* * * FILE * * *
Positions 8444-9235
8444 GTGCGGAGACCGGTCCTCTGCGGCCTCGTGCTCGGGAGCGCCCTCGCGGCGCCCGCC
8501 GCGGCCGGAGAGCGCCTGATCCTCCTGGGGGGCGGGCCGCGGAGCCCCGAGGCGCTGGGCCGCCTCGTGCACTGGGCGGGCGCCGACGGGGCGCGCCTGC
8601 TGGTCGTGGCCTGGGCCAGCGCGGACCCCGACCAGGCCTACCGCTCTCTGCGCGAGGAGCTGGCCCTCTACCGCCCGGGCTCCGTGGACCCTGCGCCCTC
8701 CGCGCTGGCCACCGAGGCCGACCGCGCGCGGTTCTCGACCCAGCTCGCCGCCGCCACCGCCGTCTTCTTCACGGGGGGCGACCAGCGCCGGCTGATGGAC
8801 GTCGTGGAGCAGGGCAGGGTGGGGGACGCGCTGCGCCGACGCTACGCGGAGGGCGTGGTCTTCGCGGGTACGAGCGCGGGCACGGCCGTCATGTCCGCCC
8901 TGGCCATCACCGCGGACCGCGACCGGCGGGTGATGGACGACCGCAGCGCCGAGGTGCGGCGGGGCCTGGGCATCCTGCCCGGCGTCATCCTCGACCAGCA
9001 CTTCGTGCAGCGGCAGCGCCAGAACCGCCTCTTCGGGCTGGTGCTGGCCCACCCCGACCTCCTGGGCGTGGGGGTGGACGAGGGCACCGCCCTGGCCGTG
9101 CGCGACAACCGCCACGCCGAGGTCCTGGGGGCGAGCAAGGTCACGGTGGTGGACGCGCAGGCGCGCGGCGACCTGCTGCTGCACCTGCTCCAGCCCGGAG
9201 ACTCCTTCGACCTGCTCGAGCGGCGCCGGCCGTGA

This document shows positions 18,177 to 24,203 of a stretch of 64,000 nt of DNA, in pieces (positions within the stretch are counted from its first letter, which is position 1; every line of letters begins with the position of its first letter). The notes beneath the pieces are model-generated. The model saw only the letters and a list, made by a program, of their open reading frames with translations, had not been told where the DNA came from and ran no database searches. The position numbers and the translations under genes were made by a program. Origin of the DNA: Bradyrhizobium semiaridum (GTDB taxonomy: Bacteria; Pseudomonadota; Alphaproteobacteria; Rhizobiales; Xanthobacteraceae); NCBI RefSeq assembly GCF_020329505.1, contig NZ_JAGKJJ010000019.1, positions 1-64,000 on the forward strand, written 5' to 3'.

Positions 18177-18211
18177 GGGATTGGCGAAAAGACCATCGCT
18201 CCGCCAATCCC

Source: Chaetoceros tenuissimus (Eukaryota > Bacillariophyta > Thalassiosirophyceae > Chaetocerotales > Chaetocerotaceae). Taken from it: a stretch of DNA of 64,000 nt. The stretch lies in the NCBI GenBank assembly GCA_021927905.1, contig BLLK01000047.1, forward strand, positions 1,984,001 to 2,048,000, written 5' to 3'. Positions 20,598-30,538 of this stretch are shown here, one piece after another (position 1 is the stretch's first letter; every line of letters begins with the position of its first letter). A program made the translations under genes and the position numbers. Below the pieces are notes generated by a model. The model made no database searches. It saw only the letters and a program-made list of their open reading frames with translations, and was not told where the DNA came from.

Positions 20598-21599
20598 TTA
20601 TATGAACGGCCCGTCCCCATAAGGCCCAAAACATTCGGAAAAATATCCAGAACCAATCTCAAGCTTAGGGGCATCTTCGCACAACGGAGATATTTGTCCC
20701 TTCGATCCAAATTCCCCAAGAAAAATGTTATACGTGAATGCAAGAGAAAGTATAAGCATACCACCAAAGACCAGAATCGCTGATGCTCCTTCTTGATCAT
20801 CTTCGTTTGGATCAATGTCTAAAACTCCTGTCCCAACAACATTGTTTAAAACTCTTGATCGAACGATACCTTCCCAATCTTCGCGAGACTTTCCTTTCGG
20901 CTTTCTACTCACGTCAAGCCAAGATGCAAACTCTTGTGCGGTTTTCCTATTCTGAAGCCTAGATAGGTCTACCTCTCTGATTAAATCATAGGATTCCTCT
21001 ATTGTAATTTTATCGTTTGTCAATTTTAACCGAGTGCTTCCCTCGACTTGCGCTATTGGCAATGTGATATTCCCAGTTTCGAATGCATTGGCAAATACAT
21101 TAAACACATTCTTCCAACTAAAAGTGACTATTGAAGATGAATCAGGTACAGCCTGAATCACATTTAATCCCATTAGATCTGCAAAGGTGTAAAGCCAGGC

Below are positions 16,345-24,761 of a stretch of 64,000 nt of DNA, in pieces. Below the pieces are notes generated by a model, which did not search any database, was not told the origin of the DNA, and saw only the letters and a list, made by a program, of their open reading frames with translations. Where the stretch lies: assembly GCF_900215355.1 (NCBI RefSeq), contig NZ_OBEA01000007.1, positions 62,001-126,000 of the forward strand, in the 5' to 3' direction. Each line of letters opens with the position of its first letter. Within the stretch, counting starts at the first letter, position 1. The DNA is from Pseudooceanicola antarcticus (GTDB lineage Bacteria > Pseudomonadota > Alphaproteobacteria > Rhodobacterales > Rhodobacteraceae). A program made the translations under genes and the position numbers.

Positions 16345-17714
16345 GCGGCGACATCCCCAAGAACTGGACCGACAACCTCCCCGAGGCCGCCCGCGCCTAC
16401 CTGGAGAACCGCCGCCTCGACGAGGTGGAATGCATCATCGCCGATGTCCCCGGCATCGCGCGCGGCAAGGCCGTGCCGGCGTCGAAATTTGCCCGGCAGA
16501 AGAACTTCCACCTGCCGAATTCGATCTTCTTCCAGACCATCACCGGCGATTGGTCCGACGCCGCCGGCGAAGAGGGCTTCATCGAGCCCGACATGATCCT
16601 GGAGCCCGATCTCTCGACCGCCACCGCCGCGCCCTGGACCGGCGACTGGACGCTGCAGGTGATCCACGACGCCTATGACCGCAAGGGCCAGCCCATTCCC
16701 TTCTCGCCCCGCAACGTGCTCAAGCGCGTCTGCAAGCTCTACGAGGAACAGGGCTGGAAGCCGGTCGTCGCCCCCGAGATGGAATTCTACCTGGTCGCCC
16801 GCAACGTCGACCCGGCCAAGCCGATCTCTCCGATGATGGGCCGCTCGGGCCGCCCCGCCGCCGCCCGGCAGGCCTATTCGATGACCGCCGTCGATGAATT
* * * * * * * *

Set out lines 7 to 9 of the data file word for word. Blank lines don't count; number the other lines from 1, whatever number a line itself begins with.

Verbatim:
8901 TGGCCATCACCGCGGACCGCGACCGGCGGGTGATGGACGACCGCAGCGCCGAGGTGCGGCGGGGCCTGGGCATCCTGCCCGGCGTCATCCTCGACCAGCA
9001 CTTCGTGCAGCGGCAGCGCCAGAACCGCCTCTTCGGGCTGGTGCTGGCCCACCCCGACCTCCTGGGCGTGGGGGTGGACGAGGGCACCGCCCTGGCCGTG
9101 CGCGACAACCGCCACGCCGAGGTCCTGGGGGCGAGCAAGGTCACGGTGGTGGACGCGCAGGCGCGCGGCGACCTGCTGCTGCACCTGCTCCAGCCCGGAG